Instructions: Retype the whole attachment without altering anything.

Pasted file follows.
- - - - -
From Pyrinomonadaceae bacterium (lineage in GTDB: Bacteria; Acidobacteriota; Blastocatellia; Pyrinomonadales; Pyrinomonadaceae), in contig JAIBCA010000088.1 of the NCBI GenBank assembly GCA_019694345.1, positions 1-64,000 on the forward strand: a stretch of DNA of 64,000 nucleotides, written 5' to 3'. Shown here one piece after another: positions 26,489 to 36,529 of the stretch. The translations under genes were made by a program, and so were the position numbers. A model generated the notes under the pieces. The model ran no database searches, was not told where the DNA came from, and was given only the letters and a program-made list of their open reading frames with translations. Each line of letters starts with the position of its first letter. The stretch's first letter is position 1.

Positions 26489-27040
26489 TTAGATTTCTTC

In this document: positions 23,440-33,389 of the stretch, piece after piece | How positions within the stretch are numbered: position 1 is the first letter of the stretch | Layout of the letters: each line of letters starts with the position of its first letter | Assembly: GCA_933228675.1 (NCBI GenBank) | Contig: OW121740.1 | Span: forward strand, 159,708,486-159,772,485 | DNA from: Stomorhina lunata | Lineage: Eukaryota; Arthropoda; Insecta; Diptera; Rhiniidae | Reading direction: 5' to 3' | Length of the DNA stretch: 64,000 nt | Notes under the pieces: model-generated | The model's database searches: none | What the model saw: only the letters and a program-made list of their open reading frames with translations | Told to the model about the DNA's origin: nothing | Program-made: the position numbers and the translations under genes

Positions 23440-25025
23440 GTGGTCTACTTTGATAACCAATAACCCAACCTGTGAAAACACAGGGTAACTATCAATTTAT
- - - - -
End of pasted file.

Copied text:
From Pyrinomonadaceae bacterium (lineage in GTDB: Bacteria; Acidobacteriota; Blastocatellia; Pyrinomonadales; Pyrinomonadaceae), in contig JAIBCA010000088.1 of the NCBI GenBank assembly GCA_019694345.1, positions 1-64,000 on the forward strand: a stretch of DNA of 64,000 nucleotides, written 5' to 3'. Shown here one piece after another: positions 26,489 to 36,529 of the stretch. The translations under genes were made by a program, and so were the position numbers. A model generated the notes under the pieces. The model ran no database searches, was not told where the DNA came from, and was given only the letters and a program-made list of their open reading frames with translations. Each line of letters starts with the position of its first letter. The stretch's first letter is position 1.

Positions 26489-27040
26489 TTAGATTTCTTC

In this document: positions 23,440-33,389 of the stretch, piece after piece | How positions within the stretch are numbered: position 1 is the first letter of the stretch | Layout of the letters: each line of letters starts with the position of its first letter | Assembly: GCA_933228675.1 (NCBI GenBank) | Contig: OW121740.1 | Span: forward strand, 159,708,486-159,772,485 | DNA from: Stomorhina lunata | Lineage: Eukaryota; Arthropoda; Insecta; Diptera; Rhiniidae | Reading direction: 5' to 3' | Length of the DNA stretch: 64,000 nt | Notes under the pieces: model-generated | The model's database searches: none | What the model saw: only the letters and a program-made list of their open reading frames with translations | Told to the model about the DNA's origin: nothing | Program-made: the position numbers and the translations under genes

Positions 23440-25025
23440 GTGGTCTACTTTGATAACCAATAACCCAACCTGTGAAAACACAGGGTAACTATCAATTTAT